Earlier today, I was reading a how-to book for hiring managers and recruiters, and it brought me back to a situation I had encountered in one of my previous jobs. The chapter I was reading discussed ways of dealing with an aggressive interviewee and suggested that a hiring manager should not automatically discard such an individual’s candidacy. It suggested that an arrogant demeanor could simply mean a person’s way of covering up his or her nerves and interview jitters. I am not so sure I buy it!
I was once helping a manager recruit my direct report. During our selection process, we met a contender who hardly answered any of my questions, constantly looked away and nearly sighed in exasperation every few minutes. Following the meeting and during debrief with my manager, I suggested that the candidate was definitely not a fit for the role. My manager, however, offered a different explanation: “She is a fantastic candidate. She simply didn’t like you!” Naturally this made me wonder. Is an interviewee ever justified in being rude or even simply impolite during the interview process? Can someone fail miserably during the interview, yet be a great hire?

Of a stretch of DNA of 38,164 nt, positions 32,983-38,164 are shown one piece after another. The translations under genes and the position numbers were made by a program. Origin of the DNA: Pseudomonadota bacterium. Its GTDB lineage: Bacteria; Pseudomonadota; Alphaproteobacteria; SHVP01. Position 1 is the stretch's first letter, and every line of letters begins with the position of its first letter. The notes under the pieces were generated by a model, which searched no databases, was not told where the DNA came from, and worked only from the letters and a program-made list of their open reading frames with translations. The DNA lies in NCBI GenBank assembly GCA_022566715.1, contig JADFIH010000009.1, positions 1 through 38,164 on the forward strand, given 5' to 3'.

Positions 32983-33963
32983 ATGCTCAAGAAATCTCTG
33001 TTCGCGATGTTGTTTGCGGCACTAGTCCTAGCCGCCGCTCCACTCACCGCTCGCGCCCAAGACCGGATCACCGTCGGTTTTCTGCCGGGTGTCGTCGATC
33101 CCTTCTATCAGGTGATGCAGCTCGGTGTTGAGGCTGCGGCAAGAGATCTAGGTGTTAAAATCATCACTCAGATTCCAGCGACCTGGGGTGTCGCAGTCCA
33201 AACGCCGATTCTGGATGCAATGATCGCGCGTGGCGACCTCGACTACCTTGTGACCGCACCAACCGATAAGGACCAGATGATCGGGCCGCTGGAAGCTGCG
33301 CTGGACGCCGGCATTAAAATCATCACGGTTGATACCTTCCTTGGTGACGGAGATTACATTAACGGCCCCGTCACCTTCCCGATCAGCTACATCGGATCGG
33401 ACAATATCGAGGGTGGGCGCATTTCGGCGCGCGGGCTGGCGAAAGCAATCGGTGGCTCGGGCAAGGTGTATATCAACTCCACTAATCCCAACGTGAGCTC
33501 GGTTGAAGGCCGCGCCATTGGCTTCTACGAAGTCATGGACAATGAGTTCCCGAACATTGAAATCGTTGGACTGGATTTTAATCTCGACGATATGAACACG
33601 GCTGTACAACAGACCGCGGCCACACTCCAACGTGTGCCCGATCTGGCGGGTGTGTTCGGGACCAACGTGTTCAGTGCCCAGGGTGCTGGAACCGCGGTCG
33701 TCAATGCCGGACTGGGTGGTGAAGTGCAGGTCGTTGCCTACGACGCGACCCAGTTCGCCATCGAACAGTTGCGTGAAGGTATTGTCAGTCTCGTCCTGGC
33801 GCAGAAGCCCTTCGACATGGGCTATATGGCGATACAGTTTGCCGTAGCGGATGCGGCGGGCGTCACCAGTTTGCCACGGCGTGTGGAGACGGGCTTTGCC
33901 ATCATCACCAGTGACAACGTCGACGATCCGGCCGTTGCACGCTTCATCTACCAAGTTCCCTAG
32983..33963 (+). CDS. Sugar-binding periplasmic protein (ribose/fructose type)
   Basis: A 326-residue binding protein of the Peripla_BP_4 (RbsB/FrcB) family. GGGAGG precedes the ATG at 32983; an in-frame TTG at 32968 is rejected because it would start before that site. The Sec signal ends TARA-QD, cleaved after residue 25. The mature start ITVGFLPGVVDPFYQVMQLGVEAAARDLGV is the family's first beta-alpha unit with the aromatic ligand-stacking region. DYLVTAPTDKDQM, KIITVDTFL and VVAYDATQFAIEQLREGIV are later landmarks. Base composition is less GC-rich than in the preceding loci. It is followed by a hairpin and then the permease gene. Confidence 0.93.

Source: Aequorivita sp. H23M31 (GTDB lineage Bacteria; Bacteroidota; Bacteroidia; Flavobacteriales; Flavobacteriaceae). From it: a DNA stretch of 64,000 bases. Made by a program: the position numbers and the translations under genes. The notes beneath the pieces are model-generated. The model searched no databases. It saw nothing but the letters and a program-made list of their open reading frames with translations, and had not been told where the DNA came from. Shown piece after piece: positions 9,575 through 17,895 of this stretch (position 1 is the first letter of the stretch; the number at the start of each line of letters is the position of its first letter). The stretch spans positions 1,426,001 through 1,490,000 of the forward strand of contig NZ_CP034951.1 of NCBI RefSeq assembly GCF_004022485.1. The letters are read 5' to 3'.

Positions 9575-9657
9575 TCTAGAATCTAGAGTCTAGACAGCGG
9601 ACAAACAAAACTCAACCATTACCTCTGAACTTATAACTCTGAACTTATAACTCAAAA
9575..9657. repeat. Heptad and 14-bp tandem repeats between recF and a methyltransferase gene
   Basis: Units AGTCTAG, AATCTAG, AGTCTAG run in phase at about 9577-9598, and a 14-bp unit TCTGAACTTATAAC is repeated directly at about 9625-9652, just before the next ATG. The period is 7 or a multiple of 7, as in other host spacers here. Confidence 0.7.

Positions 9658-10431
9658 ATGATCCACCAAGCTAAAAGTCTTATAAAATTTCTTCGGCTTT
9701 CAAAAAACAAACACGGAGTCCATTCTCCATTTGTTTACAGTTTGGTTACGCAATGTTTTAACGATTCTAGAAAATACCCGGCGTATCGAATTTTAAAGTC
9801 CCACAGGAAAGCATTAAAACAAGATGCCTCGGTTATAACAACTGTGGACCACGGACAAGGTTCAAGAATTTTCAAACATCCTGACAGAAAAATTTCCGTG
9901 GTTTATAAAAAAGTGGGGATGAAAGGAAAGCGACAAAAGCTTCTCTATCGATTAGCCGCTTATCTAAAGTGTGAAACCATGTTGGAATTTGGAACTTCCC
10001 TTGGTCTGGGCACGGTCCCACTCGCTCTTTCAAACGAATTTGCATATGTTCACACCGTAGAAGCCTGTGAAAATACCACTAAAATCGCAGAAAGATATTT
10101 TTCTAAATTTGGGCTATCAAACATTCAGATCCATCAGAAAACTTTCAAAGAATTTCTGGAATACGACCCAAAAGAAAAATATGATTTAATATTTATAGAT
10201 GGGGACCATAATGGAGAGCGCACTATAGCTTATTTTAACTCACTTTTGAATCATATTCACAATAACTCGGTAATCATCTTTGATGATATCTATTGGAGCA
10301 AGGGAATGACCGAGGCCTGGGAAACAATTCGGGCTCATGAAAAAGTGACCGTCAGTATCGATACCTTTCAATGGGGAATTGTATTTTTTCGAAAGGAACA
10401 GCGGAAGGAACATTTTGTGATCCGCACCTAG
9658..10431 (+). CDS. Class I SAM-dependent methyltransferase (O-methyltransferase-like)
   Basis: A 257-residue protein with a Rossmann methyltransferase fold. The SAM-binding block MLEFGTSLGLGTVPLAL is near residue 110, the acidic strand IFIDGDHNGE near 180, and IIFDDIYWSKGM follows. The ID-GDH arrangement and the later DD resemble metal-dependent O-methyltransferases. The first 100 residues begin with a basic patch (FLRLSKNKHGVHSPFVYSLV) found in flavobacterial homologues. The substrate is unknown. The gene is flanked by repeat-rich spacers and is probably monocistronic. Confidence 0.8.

Here is my conclusion. Some people are naturally fantastic interviewees. They automatically click with the person on the other side of the table and give excellent answers to every question asked of them. Does it mean they are necessarily a great hire? No. And I have seen examples of that many times. On the other hand, I have met candidates who were so painfully shy and uncomfortable that I could hardly get two sentences out of them. Nonetheless, they had outstanding references and were among the best I ever placed.
However, in my opinion, there is a line you do not cross. Since the interview is at the very least a small window into your personality and soft skill set, any sight of aggression is an automatic red flag. If you raise your voice, roll your eyes, sigh loudly or use inappropriate language, who is to guarantee that you will not exhibit the same traits when on the job? If you cover up your nerves by being rude or if you allow your personal impressions of your interviewer get in the way of acceptable behavior, it should definitely be a concern for the hiring manager. There is place for confidence in the workplace; there is place for those that are shy; there is place for both outgoing employees and those that are introverted. Unprofessional and aggressive interviewees, however? I will stay away from those and will keep them away from my clients!
Oh, and my direct report we had hired? Major flop.